6/28/2011

Two Warner Professors Granted Tenure

Their research and teaching interests may differ, but two counseling and human development professors have one thing in common as the new academic year draws near—they are newly tenured faculty at the Warner School of Education. The University of Rochester’s Board of Trustees voted to grant Dena Phillips Swanson and Andre Marquis tenure and promotion to associate professor, effective July 1.
 
Dean of the Warner School Raffaella Borasi says that both professors bring great passion and commitment to their research and the task of educating Warner students.
 
“To achieve tenure, they had to meet the high standards set by the University of Rochester for teaching, scholarly contributions to their field, and services to the Warner School and University, and got recognition for their work from a dozen national experts in their fields,” Borasi explains.
 
Swanson, an experienced counselor, researcher, and professor, says receiving tenure allows her to extend her research on stress and identity development while solidifying collaborative relationships that inform and utilize the research.
 
Swanson joined the Warner School in 2005, focusing her teaching and research on adolescents and the environments that shape them, with a special interest in the development of minority adolescents and their families. She is currently researching adolescent identity processes, school experiences, and the impact of adult relations on youth’s adaptive behaviors. Her work has appeared in publications such as Development and Psychopathology, Cultural Diversity & Ethnic Minority Psychology, Journal of Negro Education, and Journal of Comparative Family Studies. Most recently, she served as a research consultant to a series of CNN reports airing in 2010 that examined children’s attitudes toward race.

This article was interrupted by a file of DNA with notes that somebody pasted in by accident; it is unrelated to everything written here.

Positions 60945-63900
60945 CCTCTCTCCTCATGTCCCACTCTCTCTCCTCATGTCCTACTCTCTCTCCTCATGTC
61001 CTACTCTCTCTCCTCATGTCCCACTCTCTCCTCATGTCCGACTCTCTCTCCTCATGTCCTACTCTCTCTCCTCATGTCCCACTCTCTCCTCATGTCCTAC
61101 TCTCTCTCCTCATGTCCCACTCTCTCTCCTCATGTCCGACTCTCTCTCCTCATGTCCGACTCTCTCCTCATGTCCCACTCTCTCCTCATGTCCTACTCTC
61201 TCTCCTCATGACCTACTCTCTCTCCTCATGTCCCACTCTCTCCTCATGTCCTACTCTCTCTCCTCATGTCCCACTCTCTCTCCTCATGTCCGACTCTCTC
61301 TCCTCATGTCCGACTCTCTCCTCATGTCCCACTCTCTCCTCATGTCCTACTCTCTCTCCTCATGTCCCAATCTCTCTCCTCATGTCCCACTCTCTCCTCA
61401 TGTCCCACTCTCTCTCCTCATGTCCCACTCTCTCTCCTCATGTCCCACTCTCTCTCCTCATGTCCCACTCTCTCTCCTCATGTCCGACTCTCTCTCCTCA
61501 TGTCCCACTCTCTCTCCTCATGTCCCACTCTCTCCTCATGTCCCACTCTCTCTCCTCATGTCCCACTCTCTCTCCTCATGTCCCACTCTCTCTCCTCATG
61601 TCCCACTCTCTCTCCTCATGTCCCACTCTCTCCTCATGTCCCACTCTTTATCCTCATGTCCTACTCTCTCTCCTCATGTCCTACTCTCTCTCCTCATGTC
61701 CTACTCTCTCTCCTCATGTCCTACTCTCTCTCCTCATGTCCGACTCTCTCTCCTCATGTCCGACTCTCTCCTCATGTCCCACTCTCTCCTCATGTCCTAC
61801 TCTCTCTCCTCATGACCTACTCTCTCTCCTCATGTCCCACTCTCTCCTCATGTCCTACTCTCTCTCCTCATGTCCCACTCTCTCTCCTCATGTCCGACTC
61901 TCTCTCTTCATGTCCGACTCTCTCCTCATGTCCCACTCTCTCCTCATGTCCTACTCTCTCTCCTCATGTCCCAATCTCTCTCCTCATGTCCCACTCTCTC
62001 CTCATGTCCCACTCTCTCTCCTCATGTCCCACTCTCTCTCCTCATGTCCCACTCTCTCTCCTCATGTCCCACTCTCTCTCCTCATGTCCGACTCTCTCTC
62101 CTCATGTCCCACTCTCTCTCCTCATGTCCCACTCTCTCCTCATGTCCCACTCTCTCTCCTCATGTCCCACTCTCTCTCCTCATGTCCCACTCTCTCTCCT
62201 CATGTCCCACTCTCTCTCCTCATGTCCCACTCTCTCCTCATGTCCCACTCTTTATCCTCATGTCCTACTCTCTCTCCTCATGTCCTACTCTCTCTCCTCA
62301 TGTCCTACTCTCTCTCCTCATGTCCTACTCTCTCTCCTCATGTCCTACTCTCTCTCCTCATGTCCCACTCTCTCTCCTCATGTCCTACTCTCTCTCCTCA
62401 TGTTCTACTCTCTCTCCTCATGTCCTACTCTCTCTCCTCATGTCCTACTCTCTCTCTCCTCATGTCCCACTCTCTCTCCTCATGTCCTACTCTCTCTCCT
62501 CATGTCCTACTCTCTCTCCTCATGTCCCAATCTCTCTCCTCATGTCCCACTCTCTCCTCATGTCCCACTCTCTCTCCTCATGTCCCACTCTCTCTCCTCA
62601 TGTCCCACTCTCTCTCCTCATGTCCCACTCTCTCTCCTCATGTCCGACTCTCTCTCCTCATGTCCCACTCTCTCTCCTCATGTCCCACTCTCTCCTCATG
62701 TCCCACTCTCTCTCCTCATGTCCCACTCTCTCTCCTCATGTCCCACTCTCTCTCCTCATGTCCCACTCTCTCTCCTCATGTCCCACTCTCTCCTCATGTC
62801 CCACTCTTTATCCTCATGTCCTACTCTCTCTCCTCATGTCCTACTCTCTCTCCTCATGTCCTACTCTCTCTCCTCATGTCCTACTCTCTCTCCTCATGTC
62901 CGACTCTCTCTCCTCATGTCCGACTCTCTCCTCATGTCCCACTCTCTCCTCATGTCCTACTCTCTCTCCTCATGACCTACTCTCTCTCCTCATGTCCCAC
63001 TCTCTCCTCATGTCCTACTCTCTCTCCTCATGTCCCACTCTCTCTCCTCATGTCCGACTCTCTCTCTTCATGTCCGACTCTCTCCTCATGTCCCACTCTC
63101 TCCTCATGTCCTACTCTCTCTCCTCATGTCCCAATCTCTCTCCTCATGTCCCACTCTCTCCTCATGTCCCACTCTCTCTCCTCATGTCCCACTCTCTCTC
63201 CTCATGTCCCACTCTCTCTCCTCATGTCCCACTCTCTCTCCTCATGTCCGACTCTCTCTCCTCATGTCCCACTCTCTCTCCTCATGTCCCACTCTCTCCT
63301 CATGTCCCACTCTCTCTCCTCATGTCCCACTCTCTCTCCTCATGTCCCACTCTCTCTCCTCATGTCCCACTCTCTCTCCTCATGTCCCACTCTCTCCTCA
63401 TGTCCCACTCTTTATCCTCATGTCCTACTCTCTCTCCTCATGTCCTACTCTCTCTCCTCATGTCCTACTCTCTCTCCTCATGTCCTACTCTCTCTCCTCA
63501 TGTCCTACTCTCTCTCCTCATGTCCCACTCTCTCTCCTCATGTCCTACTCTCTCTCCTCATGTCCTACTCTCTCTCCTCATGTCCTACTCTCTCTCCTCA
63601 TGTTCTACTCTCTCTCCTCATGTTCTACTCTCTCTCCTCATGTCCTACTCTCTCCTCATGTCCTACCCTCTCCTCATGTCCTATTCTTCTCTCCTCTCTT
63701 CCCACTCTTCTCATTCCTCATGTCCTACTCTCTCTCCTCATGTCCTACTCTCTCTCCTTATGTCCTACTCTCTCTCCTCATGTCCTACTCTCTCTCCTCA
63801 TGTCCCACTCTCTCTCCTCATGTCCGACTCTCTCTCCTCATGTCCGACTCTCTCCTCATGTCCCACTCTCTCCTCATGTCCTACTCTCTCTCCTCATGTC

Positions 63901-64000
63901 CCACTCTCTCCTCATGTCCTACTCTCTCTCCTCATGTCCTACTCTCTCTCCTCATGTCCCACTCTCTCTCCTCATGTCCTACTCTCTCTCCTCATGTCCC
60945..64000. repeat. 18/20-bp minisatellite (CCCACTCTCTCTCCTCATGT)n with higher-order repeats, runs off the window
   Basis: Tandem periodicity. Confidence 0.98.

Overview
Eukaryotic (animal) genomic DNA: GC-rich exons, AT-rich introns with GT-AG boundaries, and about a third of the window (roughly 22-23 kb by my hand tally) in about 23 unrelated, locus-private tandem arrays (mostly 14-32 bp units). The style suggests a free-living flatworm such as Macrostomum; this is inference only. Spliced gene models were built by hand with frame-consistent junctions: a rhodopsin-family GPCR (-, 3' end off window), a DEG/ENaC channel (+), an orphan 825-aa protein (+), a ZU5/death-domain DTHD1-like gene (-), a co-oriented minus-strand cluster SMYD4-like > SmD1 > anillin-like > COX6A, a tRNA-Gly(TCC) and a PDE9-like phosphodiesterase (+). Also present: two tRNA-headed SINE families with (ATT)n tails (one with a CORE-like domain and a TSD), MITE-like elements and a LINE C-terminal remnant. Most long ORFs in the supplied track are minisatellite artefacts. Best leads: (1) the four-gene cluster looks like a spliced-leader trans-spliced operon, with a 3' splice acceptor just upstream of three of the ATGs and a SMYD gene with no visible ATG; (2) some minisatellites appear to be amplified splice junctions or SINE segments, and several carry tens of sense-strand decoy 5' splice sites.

In addition to her academic role at Warner, Swanson previously co-directed the Center for Health, Achievement, Neighborhood Growth, and Ethnic Studies at the University of Pennsylvania and taught at Pennsylvania State University. She completed a doctorate in educational and developmental psychology and a bachelor’s in psychology, both from Emory University, and a master’s in rehabilitation counseling from Georgia State University.
 
Marquis, a licensed mental health counselor, says his promotion represents a meaningful accomplishment, not only to earn it at an institution such as the University of Rochester, but especially to do so by following his passion and developing Integral Counseling as a “fully-fledged” theory of counseling that continues to gain recognition and influence in the fields of counseling and psychotherapy.
 
Since coming to Warner in 2005 as a counselor educator, Marquis has focused his work on developing the theoretical foundations and practical implications of Integral Counseling—a unified approach to counseling and psychotherapy informed by Ken Wilber’s Integral Theory. Integral Counseling not only has implications for counselors as they gather information from their clients, develop formulations, and choose among the many available therapies that may best serve their clients, but it also sheds light on how counselor educators can prepare new counselors with regard to the challenges of integrative counseling. Marquis’ work also focuses on investigating human change processes, where he closely studies how spirituality and other aspects of integral-constructive approaches affect health and development across the life course.
 
Marquis has served in various editorial roles for national publications, including the Journal of Psychotherapy Integration, Constructivism in the Human Sciences, and Journal of Unified Psychotherapy and Clinical Science. In addition to being a founding member of the Integral Institute, he has served on the advisory board of the Journal of Integral Theory and Practice and the Unified Psychotherapy Project, a group of researchers, scholars, theorists, and clinicians that seeks to advance the practice and science of psychotherapy by finding the underlying principles, methods, and techniques common to all psychotherapy. He has authored The Integral Intake: A Guide to Comprehensive Idiographic Assessment in Integral Psychotherapy and co-authored Theoretical Models of Counseling and Psychotherapy, as well as numerous articles in a variety of counseling and psychology publications. He earned a doctorate in counseling and counselor education from the University of North Texas, a master’s in counseling and guidance from Texas State University, and a bachelor’s in psychology from the University of Texas at Austin.


Media Contact: Theresa Danylak
585.275.0777; 585.278.6273 (cell)

 
 

Tags: Andre Marquis, counseling, Counseling and Human Development, Dena Swanson